Nobody wants a war is South Asia, it seemed that much was obvious. However India’s ruling Bharitya Janta Party (BJP) disagrees. When two neighbouring states are in a spiral of escalating tension and the talk of a military conflict is being routinely aired, the leadership of those nations is expected to calm flared tempers and steer their charges away from war – at least that is what a responsible leadership is expected to do. At a time when the Pakistani Prime Minister talks of desiring peace with India at the United Nations General Assembly session, the other half of the equation – Indian Prime Minister Narendra Modi – is riling up the crowd with inflammatory rhetoric and unrestrained jingoism in Kerala.

At a public rally in Calicut city, Indian Prime Minister vowed to “isolate Pakistan”, blamed it squarely for the Uri attack before any investigation has even started, and told the crowd how India was “winning” against Pakistan when it came to poverty, unemployment and illiteracy – all crouched in aggressive rhetoric.

This is not good statesmanship, this is not good politics; this is dangerous and irresponsible demagoguery.

The so-called ‘challenge’ on poverty, unemployment and literacy is illogical too on India’s part; apart from being another virtual battlefield where the two nations can slug it out and increase antagonism.

India and Pakistan are relatively similar in global development’s and demographic indexes, with India’s glittering progress in places like Mumbai and Delhi offset by the vast swathes of backwardness in rural India. It is not wise to compare the two nations, especially when it comes to poverty.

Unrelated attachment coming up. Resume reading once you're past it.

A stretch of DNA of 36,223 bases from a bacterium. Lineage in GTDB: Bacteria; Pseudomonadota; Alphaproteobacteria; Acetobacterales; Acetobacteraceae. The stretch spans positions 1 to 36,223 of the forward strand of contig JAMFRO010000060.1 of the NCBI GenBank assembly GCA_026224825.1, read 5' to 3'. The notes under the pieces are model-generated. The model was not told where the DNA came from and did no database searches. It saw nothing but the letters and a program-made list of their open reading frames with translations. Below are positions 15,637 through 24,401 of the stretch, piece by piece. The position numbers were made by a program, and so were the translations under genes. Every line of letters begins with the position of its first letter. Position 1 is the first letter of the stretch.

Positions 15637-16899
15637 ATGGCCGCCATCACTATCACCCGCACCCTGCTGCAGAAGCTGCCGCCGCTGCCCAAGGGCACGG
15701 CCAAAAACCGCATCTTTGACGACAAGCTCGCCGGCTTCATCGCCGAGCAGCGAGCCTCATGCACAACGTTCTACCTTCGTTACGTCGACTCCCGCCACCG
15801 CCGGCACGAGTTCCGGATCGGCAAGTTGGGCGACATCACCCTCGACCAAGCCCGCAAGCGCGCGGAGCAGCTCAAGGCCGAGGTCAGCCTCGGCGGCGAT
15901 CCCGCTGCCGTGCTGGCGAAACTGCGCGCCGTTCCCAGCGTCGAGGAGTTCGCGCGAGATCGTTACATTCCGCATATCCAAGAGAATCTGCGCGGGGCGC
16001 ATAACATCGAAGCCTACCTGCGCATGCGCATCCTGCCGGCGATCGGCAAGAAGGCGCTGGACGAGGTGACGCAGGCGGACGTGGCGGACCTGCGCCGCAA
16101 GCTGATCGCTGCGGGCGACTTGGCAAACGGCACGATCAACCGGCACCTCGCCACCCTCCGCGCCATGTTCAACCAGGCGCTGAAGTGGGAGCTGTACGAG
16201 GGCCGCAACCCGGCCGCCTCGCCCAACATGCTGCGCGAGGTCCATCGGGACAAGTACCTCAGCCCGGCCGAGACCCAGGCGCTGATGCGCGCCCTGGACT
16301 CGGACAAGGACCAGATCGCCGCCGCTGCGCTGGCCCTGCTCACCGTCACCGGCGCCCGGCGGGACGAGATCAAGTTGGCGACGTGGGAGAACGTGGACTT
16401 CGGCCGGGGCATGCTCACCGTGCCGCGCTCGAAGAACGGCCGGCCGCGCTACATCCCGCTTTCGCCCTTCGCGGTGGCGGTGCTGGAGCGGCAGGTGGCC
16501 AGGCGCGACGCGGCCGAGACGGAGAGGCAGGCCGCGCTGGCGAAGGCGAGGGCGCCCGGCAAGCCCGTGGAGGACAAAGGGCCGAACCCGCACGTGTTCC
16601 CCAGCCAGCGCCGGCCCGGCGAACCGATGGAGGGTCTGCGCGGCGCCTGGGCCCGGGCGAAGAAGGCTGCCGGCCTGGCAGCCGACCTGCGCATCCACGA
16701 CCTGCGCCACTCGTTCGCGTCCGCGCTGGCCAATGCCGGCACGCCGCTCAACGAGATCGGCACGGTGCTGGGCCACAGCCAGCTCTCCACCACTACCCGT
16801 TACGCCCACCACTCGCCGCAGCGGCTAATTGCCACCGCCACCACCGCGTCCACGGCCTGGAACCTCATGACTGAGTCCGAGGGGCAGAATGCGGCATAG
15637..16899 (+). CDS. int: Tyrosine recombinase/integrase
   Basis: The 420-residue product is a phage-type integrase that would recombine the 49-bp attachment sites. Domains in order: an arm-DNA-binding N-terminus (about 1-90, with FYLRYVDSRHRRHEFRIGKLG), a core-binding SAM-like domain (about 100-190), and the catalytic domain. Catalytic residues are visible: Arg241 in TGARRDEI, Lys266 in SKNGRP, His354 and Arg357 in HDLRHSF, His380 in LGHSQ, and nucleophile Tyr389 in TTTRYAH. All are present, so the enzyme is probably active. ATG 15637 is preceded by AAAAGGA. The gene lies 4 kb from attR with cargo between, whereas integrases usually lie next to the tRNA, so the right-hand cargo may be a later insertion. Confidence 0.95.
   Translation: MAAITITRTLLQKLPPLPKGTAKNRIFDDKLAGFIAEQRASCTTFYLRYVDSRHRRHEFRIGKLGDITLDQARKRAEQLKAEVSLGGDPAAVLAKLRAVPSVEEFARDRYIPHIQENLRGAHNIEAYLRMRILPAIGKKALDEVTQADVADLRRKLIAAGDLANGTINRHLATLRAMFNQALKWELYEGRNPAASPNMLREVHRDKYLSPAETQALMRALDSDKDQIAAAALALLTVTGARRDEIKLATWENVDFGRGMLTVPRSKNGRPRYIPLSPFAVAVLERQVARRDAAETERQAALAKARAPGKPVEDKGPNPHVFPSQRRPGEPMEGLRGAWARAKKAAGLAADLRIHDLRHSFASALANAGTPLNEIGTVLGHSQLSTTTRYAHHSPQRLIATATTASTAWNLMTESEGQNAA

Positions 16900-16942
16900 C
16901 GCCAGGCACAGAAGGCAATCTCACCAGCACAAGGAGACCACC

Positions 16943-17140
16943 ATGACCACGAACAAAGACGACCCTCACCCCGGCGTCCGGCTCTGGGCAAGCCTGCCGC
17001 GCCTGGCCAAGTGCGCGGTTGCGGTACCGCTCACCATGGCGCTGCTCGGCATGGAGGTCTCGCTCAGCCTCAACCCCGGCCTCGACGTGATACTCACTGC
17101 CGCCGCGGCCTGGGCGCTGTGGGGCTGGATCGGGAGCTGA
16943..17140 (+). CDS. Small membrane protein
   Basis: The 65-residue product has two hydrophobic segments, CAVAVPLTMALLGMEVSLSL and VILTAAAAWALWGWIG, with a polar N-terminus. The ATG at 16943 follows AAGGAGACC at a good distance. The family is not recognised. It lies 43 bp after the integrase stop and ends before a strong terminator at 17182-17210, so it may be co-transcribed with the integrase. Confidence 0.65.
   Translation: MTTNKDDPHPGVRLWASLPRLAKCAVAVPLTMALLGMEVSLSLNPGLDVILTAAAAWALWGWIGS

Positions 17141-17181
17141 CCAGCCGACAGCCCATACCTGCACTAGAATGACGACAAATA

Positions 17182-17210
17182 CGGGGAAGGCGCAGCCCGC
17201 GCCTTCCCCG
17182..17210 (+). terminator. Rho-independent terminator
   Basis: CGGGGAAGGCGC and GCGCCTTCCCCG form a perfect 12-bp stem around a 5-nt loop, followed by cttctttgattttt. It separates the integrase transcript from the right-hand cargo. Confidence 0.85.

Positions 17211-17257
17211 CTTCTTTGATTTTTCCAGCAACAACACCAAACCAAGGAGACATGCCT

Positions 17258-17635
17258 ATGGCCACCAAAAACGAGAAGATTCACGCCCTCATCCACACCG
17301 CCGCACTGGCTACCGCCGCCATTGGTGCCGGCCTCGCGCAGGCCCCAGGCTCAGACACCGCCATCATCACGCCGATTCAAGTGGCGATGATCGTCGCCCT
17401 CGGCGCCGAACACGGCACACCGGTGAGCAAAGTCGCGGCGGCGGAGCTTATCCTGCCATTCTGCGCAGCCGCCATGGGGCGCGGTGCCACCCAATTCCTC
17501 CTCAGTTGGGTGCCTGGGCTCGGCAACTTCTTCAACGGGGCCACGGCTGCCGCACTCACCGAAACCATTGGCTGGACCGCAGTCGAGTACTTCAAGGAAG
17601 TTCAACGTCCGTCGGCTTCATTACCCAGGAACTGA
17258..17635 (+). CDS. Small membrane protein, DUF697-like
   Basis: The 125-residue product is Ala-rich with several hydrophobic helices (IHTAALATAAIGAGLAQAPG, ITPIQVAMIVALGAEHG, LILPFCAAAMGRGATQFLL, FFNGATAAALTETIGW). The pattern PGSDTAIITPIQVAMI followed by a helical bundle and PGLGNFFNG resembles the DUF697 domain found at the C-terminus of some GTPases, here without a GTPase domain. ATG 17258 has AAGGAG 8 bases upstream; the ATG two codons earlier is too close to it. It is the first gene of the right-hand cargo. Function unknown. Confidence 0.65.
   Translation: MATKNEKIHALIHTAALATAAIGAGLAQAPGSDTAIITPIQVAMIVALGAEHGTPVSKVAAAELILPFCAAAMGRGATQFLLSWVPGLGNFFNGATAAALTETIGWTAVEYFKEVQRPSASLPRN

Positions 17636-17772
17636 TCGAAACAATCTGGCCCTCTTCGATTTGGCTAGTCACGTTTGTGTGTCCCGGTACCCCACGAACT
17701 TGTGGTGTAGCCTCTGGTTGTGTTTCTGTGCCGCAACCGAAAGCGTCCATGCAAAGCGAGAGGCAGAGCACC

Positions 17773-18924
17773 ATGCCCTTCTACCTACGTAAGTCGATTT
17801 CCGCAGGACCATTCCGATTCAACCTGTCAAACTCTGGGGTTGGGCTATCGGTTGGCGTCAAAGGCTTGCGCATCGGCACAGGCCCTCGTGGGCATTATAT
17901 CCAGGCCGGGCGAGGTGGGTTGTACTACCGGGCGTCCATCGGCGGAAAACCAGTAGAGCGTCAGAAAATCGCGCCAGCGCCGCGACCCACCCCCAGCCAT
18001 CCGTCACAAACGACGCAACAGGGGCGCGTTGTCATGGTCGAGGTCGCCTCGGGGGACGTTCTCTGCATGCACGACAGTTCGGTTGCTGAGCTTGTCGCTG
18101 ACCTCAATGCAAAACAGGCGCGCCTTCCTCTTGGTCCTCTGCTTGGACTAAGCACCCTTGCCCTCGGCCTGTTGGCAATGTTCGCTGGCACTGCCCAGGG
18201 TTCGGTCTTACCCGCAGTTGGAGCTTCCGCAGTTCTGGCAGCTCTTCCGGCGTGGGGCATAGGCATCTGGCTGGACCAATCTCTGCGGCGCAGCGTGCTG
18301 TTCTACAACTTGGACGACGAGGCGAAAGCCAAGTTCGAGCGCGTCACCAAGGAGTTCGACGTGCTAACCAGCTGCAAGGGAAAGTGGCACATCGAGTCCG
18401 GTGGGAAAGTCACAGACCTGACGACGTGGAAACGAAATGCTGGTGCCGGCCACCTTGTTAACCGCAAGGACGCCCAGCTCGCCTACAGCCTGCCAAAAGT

India’s problems with widespread and crippling poverty are well documented. It has the world’s largest population living in slums; a recent government survey estimates that 62% of Mumbai lives in slums – a figure above 10 million – that eclipses the population of several major Pakistani cities. Even on global indexes of percentage population living below the poverty line, India’s 12.4 is above Pakistan’s 8.3.

Similar numbers are evident in the other fields nominated by the Indian Prime Minister – comparable figures, and India’s worst far outnumbering Pakistan’s worst. Modi’s challenge does not flatter its own nation, neither does it de-escalate the situation.

They warmongering, fury and vitriol that was present in the Indian media following the Uri attack had surprised even the Indian moderate parties; now we know where it comes from – straight from the top.